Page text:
Cuisine in the Netherlands has long been a subject of criticism. The Dutch are often stereotyped as having a limited and bland culinary culture, with a preference for simple and mashed dishes. Foreign clients and colleagues have frequently commented on the specific tastes of “the Dutchies,” noting the lack of adventurousness in their cuisine.
For lunch, the Dutch typically opt for a sandwich with cheese, accompanied by an apple and a glass of milk. This meal is often consumed at their desks, as they continue to work. However, it’s important to note that the Dutch do enjoy food, and there are individuals who take pleasure in cooking and spending time in the kitchen.
The roots of Dutch cuisine can be traced back to the 19th century, a time when frugality became fashionable due to the loss of territories to England and the industrialization of the country. Housekeeping schools were established during this period, where girls were taught to cook simple, cheap, and quick meals. Experimentation with tastes, ingredients, and cooking methods was discouraged, leading to a decline in the adventurousness of Dutch culinary culture.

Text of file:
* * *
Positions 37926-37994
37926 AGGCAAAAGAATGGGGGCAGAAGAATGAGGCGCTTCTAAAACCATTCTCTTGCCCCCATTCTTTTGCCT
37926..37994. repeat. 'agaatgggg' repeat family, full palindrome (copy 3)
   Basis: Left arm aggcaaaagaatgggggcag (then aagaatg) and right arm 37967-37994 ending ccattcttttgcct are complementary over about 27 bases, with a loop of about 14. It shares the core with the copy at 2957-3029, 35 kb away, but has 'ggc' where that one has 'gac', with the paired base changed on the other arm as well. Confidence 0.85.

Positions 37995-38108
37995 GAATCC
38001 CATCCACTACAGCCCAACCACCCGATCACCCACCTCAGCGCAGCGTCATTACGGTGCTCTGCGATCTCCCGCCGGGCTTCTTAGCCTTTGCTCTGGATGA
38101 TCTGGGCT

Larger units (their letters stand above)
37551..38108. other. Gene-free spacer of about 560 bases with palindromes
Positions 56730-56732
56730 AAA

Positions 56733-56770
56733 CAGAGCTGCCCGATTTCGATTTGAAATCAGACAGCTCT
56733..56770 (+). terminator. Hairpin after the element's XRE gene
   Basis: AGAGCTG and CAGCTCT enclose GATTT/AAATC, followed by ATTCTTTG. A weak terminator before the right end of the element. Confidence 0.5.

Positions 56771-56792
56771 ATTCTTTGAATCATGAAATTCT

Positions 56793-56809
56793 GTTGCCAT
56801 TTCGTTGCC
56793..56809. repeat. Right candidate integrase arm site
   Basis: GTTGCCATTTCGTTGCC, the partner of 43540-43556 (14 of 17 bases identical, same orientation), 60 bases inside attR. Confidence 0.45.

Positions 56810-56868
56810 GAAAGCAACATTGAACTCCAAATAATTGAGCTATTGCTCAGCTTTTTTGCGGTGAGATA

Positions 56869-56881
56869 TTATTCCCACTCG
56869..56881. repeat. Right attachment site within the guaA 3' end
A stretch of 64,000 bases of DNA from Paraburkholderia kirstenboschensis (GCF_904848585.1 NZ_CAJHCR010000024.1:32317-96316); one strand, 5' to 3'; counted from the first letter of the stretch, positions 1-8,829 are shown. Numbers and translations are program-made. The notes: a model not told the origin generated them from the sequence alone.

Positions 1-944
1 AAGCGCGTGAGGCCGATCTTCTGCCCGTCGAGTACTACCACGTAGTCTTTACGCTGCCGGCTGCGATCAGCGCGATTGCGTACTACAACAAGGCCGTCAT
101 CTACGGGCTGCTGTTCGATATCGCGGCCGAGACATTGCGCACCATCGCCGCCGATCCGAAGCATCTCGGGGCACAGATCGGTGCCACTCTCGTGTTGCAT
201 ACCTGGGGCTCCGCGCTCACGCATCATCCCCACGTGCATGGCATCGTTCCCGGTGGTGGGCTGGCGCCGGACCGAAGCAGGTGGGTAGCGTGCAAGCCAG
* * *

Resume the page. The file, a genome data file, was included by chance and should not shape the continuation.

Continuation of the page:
The influence of Calvinism, which became popular during the Protestant Reformation in the 16th century, also played a role in shaping Dutch cuisine. The Calvinist belief in simplicity and frugality influenced the way the Dutch approached food. Despite these constraints, the Dutch have managed to develop their own unique food styles, such as Babi Pangang, a dish that can only be found in the Netherlands.
While Dutch cuisine may not be renowned for its variety or complexity, it is important to recognize that the Netherlands has made contributions to the global culinary scene. The country’s multicultural society has led to the integration of various international cuisines, resulting in a diverse food landscape.
If you’re visiting the Netherlands this summer, don’t hesitate to try some of the local dishes. Babi Pangang, for example, is a popular Indonesian-inspired dish that has become a staple in Dutch cuisine. It consists of roasted pork served with a sweet and spicy sauce, typically accompanied by rice and vegetables.
In conclusion, while Dutch cuisine may have its limitations, it is unfair to dismiss it entirely. The historical and cultural factors that have shaped Dutch culinary culture should be taken into consideration. Additionally, the integration of international cuisines in the Netherlands has added a new dimension to the food scene. So, if you find yourself in the Netherlands, be sure to explore the local food offerings and discover the hidden gems of Dutch cuisine.